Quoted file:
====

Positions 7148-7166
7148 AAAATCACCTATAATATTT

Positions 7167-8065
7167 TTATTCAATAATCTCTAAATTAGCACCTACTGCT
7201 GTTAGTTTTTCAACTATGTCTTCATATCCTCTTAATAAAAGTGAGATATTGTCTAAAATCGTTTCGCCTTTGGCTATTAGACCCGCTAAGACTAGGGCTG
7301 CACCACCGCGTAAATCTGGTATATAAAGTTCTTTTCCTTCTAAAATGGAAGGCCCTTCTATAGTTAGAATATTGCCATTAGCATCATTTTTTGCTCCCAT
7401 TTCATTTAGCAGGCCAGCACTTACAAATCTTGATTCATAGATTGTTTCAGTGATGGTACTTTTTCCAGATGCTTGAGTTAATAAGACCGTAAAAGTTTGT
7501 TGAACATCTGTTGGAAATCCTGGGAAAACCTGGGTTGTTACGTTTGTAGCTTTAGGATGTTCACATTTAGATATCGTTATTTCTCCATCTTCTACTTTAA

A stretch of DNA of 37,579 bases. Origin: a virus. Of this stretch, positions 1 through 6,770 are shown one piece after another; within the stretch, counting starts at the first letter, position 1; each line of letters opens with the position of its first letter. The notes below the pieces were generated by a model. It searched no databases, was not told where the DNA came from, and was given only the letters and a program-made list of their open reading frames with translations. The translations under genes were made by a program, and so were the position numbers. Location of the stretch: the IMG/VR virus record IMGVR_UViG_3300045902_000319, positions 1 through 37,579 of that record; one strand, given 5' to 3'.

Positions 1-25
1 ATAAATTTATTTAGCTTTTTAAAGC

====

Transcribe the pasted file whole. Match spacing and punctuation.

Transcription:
Positions 7148-7166
7148 AAAATCACCTATAATATTT

Positions 7167-8065
7167 TTATTCAATAATCTCTAAATTAGCACCTACTGCT
7201 GTTAGTTTTTCAACTATGTCTTCATATCCTCTTAATAAAAGTGAGATATTGTCTAAAATCGTTTCGCCTTTGGCTATTAGACCCGCTAAGACTAGGGCTG
7301 CACCACCGCGTAAATCTGGTATATAAAGTTCTTTTCCTTCTAAAATGGAAGGCCCTTCTATAGTTAGAATATTGCCATTAGCATCATTTTTTGCTCCCAT
7401 TTCATTTAGCAGGCCAGCACTTACAAATCTTGATTCATAGATTGTTTCAGTGATGGTACTTTTTCCAGATGCTTGAGTTAATAAGACCGTAAAAGTTTGT
7501 TGAACATCTGTTGGAAATCCTGGGAAAACCTGGGTTGTTACGTTTGTAGCTTTAGGATGTTCACATTTAGATATCGTTATTTCTCCATCTTCTACTTTAA

A stretch of DNA of 37,579 bases. Origin: a virus. Of this stretch, positions 1 through 6,770 are shown one piece after another; within the stretch, counting starts at the first letter, position 1; each line of letters opens with the position of its first letter. The notes below the pieces were generated by a model. It searched no databases, was not told where the DNA came from, and was given only the letters and a program-made list of their open reading frames with translations. The translations under genes were made by a program, and so were the position numbers. Location of the stretch: the IMG/VR virus record IMGVR_UViG_3300045902_000319, positions 1 through 37,579 of that record; one strand, given 5' to 3'.

Positions 1-25
1 ATAAATTTATTTAGCTTTTTAAAGC